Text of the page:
The Puerto Rican House of Representatives today approved a nondiscrimination bill that protects LGBT people in employment. Last week, the Senate approved the bill in a 15-11 vote and Gov. Alejandro García Padilla has vowed to sign the bill into law.
LGBT rights are advancing in Puerto Rico as a consequence of decades of activism and a change in government last November. The Task Force has been at the forefront of this struggle for the past seven years. These efforts include speaking out against hate crimes and anti-LGBT violence; standing in solidarity with the Puerto Rican LGBT community; meeting with Congressman Luis Gutierrez to ask for support in this struggle against anti-LGBT violence; and the Task Force’s National Religious Leadership Roundtable convening in Puerto Rico to express support.
Statement by Pedro Julio Serrano, Founder, Puerto Rico Para Tod@s, Communications Manager, National Gay and Lesbian Task Force:
Today is a thrilling day in Puerto Rican history. A decade ago, LGBT Puerto Ricans were criminals under the sodomy law, today we’re second-class citizens and when this bill is signed into law, we will be closer to achieving the first-class citizenship that we deserve. Equality is inevitable. Puerto Rico will be for all.
Statement by Rea Carey, Executive Director, National Gay and Lesbian Task Force:
We celebrate with the Puerto Rican LGBT community this amazing milestone. The nondiscrimination bill that will become law with the signature of Gov. García Padilla is a testament to the resiliency and steadfastness of the Puerto Rican LGBT community and its allies.The Puerto Rican LGBT community has endured an epidemic of anti-LGBT violence that has taken more than 35 lives in the past three years. Nonetheless, this community has continued to stand strong in the face of adversity and today can celebrate this glorious victory. We thank all the activists that have been part of this effort, especially our own Pedro Julio Serrano, who has been a steadfast and uncompromising leader in this struggle.
Legislatura de Puerto Rico aprueba medida de no discrimen que protége a las personas LGBTT
La Cámara de Representantes de Puerto Rico aprobó hoy un proyecto de no discrimen que protege a las personas lesbianas, gays, bisexuales, transgéneros y transexuales (LGBTT) en el empleo. La semana pasada, el Senado aprobó la medida en votación de 15-11 y el gobernador Alejandro García Padilla ha prometido firmarla y convertirla en ley.
La Cámara hoy también aprobó una medida para añadir protecciones a la orientación sexual, identidad de género y estado marital a la ley de violencia domestica. Ahora se mueve al Senado.
Los derechos LGBTT están avanzando en Puerto Rico como consecuencia de décadas de activismo y de un cambio de gobierno en noviembre. El Task Force ha estado involucrado en este esfuerzo por los pasados siete años. Estos esfuerzos incluyen el denunciar los crímenes de odio y la violencia anti-LGBT; mostrar solidaridad con la comunidad LGBTT puertorriqueña; reunirnos con el congresista Luis Gutierrez para pedir su apoyo en la lucha contra la violencia anti-LGBTT; y la Mesa Redonda de Liderato Religioso de Task Force se reunió en Puerto Rico para expresar su apoyo.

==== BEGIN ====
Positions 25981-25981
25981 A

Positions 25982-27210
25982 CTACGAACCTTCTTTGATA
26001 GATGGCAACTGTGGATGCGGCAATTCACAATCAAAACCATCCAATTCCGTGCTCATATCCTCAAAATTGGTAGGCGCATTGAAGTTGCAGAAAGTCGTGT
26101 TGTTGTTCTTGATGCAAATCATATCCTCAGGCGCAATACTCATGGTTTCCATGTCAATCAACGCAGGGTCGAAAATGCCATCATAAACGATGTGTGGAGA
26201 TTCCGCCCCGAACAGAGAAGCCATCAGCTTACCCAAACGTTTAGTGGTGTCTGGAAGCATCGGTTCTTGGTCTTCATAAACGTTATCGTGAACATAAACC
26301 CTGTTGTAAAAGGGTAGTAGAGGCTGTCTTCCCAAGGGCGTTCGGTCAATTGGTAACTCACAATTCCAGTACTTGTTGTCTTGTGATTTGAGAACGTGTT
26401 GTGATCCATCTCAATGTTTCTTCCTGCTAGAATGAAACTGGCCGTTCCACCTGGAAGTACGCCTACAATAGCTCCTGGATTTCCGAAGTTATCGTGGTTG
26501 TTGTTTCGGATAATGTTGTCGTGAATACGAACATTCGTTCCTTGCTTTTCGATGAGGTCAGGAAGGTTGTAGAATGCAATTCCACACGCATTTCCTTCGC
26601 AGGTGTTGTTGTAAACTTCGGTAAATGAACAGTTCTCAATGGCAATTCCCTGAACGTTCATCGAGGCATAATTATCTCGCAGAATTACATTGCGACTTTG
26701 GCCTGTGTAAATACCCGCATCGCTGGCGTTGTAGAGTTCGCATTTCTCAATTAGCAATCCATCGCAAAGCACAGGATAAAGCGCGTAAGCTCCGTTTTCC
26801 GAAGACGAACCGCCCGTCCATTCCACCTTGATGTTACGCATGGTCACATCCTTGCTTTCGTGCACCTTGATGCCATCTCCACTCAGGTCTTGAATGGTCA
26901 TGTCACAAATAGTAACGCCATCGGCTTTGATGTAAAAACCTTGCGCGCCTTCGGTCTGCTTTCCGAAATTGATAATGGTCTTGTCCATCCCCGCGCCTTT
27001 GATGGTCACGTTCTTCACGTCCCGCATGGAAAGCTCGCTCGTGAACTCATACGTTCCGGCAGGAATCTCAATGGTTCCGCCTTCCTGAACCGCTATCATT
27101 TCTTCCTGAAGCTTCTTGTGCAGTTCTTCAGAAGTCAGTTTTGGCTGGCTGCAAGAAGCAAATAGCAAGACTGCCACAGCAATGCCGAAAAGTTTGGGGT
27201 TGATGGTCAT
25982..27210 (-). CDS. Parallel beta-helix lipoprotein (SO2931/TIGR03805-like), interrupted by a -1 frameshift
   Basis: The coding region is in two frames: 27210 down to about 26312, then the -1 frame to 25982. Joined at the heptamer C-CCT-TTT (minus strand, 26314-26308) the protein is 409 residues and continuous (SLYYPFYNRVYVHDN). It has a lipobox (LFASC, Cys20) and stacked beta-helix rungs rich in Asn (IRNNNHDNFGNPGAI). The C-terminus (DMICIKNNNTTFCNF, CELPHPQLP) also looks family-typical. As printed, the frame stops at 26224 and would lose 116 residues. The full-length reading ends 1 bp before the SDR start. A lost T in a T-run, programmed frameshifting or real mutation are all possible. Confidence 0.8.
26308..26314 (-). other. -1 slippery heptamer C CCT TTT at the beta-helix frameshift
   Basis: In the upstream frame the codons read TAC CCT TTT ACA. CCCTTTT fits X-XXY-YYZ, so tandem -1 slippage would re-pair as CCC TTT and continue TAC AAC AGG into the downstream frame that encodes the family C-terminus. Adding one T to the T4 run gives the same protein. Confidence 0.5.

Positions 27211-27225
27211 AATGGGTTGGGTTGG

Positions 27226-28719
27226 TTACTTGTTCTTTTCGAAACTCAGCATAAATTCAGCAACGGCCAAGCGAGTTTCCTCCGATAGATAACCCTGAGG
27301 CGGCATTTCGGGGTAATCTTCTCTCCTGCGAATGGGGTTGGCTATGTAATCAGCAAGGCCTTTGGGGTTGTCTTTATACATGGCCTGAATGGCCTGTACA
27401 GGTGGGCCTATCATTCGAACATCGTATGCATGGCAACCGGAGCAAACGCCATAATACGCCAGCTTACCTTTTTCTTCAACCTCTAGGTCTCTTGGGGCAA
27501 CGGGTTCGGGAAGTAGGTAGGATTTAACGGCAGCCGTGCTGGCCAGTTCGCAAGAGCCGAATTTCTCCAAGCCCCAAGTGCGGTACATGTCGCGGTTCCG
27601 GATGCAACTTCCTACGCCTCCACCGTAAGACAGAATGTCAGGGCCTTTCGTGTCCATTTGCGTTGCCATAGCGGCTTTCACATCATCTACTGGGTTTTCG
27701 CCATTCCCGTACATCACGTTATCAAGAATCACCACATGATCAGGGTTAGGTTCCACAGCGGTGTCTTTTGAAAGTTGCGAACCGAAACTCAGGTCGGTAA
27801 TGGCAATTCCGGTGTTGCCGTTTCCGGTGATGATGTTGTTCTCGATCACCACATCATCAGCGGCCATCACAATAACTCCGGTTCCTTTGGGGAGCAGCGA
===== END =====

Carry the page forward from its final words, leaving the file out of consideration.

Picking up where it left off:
Cita de Pedro Julio Serrano, Fundador, Puerto Rico Para Tod@s, Gerente de Comunicaciones, National Gay and Lesbian Task Force:
Hoy es un día maravilloso en la historia de Puerto Rico. Una década atrás, los puertorriqueños LGBTT eramos criminals ante el Estado bajo la ley de sodomía, hoy somos ciudadanos de segunda clase y cuando esta medida se convierta en ley, estaremos más cercas de alcanzar la ciudadanía de primera categoría que nos merecemos. La igualdad es inevitable. Puerto Rico sera para todos.
Cita de Rea Carey, Directora Ejecutiva, National Gay and Lesbian Task Force:
Celebramos con la comunidad LGBTT puertorriqueña esta hazaña histórica. La medida de no discrimen que se convertirá en ley con la firma del gobernador García Padilla es testamento de la resiliencia y la voluntad de la comunidad LGBTT puertorriqueña y sus aliados.
La la comunidad LGBTT puertorriqueña ha pasado por una epidemia de violencia anti-LGBTT que ha cobrado la vida de más de 35 vidas en los pasados tres años. Sin embargo, esta comunidad ha continuado fuerte y valiente ante la adversidad y hoy puede celebrar esta gloriosa victoria. Agradecemos a todos los activistas que han sido parte de este esfuerzo, especialmente a nuestro Pedro Julio Serrano, quien ha sido un feroz y dedicado líder en esta lucha.
The Boy Scouts of America national council today voted to lift the ban on openly gay Scouts while retaining the ban on gay adults serving in leadership positions.
National Gay and Lesbian Task Force Executive Director Rea Carey responded:
This vote marks a monumental step forward for the Boy Scouts of America. We are thrilled for the gay youth who will no longer be turned away from scouting simply because of who they are. This milestone has been years in the making, and we thank all those who have fought so hard to end this grave injustice against our young people.